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Ways of the World Unit 4-6 Vocab
Terms in this set (263)
1780-1890 movement: slavery is abolished in most places, mainly Britain and US.
Declaration of the Rights of Man and Citizen
Document drawn up by the French National Assembly in 1789 that proclaimed equal rights of all men; ideologically launched French Revolution.
Declaration of the Rights of Woman
Short work written by French feminist Olympe de Gouges 1791 & made the argument that the French Revolutionaries must include women.
French representative assembly called into session by Louis XVI to address problems and out of which the French Revolution emerged; the three estates were the clergy, the nobility, and the commoners.
West African settlement in Sierra Leone which British naval commanders freed Africans they rescued from illegal slave ships.
Massive dislocation of French society (1789-1815) that overthrew the monarchy, destroyed most of the French aristocracy, and launched radical reforms of society that were lost again, though only in part, under Napoleon's imperial rule and after the restoration of the monarchy.
Gens de couleur libres
Literally, "free people of color"; term used to describe freed slaves and people of mixed racial background in Saint Domingue on the eve of the Haitian Revolution.
Name that revolutionaries gave to the former French colony of Saint Domingue; the term means "mountainous" or "rugged" in the Taino language.
The only fully successful slave rebellion in world history; the uprising in the French Caribbean colony of Saint Domingue (later renamed Haiti) was sparked by the French Revolution and led to the establishment of an independent state after a long and bloody war (1791-1804).
Socially radical peasant insurrection that began in Mexico in 1810 and that was led by the priests Miguel Hidalgo and José Morelos.
Latin American revolutions
Series of risings in the Spanish colonies of Latin America (1810-1826) that established independence of new states from Spanish rule but there were more rights for the elites.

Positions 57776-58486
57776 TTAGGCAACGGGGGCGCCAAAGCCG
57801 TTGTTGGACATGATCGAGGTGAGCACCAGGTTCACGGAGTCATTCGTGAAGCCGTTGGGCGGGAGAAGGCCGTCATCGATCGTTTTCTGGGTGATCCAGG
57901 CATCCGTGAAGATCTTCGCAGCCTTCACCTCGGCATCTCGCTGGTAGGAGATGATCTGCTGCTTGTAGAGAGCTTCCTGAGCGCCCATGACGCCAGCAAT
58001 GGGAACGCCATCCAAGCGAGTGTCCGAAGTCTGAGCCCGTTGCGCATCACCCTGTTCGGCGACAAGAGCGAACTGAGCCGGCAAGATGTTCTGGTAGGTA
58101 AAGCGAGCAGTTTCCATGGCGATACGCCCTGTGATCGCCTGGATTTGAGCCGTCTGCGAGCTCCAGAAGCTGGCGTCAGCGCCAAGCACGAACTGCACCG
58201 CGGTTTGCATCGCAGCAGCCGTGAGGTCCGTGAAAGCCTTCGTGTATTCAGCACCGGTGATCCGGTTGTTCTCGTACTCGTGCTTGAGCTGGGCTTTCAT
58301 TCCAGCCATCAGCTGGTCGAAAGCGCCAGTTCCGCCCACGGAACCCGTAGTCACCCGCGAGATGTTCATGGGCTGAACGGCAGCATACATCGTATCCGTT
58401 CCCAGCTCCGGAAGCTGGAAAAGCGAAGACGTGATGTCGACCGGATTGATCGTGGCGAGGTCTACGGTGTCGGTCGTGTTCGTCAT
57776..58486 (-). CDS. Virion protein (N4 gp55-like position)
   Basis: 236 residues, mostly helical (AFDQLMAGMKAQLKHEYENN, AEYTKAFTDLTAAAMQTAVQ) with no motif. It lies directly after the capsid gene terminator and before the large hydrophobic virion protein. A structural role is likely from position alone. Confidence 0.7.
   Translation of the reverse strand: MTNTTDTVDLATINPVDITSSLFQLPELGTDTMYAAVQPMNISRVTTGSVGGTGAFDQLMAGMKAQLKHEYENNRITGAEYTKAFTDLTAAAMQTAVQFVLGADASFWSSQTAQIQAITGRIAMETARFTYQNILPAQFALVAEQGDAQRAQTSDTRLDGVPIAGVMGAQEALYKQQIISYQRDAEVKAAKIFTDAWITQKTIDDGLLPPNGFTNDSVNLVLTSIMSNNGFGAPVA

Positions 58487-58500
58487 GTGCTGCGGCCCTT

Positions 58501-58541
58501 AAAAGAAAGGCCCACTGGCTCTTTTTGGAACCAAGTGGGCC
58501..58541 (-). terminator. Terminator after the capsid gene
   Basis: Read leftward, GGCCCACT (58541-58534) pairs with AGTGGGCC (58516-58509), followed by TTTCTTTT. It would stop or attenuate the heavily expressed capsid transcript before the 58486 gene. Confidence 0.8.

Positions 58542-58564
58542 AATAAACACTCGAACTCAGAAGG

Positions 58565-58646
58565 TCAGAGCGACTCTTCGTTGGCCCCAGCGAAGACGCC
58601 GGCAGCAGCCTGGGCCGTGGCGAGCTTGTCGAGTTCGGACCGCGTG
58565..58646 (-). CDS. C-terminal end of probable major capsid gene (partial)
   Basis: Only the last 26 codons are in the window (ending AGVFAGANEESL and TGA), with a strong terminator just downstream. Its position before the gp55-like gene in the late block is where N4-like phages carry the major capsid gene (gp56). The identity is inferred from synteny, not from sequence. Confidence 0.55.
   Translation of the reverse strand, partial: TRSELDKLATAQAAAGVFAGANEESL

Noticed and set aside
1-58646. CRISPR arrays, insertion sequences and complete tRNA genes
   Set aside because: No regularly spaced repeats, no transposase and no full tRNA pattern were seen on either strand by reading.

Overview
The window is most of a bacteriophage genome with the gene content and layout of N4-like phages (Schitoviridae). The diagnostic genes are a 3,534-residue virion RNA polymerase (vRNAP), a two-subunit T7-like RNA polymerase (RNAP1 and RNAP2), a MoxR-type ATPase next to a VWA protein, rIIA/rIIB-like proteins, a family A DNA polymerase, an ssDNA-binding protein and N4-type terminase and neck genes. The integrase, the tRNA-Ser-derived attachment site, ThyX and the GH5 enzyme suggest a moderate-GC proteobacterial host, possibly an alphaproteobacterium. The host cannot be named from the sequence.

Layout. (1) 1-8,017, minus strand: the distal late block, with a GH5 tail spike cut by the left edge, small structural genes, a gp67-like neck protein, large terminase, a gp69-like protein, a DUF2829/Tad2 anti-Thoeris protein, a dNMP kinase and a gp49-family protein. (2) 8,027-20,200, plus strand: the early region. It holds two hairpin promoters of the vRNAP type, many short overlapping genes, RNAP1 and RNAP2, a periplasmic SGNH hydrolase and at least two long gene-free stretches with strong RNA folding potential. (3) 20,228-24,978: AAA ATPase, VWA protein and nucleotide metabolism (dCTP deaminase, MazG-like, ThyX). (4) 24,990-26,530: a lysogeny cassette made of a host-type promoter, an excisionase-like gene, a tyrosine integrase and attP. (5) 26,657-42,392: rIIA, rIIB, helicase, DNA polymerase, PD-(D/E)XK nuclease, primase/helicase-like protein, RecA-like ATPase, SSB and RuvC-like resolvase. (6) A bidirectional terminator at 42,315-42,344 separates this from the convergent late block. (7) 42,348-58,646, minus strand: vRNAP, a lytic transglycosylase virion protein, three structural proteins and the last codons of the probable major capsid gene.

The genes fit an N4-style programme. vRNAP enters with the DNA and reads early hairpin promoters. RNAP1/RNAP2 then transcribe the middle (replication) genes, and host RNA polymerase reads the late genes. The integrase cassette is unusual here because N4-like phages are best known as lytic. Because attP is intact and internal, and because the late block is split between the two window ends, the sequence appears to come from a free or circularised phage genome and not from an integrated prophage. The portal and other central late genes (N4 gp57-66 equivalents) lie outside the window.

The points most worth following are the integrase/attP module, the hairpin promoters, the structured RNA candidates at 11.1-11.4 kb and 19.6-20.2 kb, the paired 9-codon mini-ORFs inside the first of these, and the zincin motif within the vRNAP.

First leader of the Haitian Revolution, a former slave (1743-1803) who wrote the first constitution of Haiti and served as the first governor of the newly independent state.
Movement that claimed that women have value in society because women have a distinctive and vital role as mothers
French head of state from 1799 until 1814; preserved much of the French Revolution under an autocratic system and responsible for the spread of revolutionary ideals through his conquest of Europe.
A clearly defined territory whose people have a sense of common identity and destiny, thanks to ties of blood, culture, language, or common experience.
The focusing of citizens' loyalty on the notion that they are part of a "nation" with a unique culture, territory, and destiny; first became a prominent element of political culture in the nineteenth century.
North American Revolution
Successful rebellion conducted by the colonists of parts of North America (not Canada) against British rule (1775-1787); a conservative revolution whose success assured property rights but established republican government over monarchy.
The "little" (or poor) white population of Saint Domingue, which played a significant role in the Haitian Revolution.
Seneca Falls Conference
The first organized women's rights conference, which took place at Seneca Falls, New York, in 1848.
Elizabeth Cady Stanton
Leading figure of the early women's rights movement in the United States (1815-1902).
The revolutionary violence in France in 1793-1794, radicals under the leadership of Maximilien Robespierre executed tens of thousands of people deemed enemies of the revolution.
In prerevolutionary France, the term used for the 98 percent of the population that was neither clerical nor noble, and their representatives at the Estates General; in 1789, declared itself a National Assembly and launched the French Revolution.
The last Inca emperor; in the 1780s, a Native American rebellion against Spanish control of Peru took place in his name
Engine that operated by using steam instead of human/animal energy. Drove the industrial revolution.
Socialism in the US
Fairly minor political movement in the United States, at its height in 1912 gaining 6% of the vote for its presidential candidate.
Russian Revolution of 1905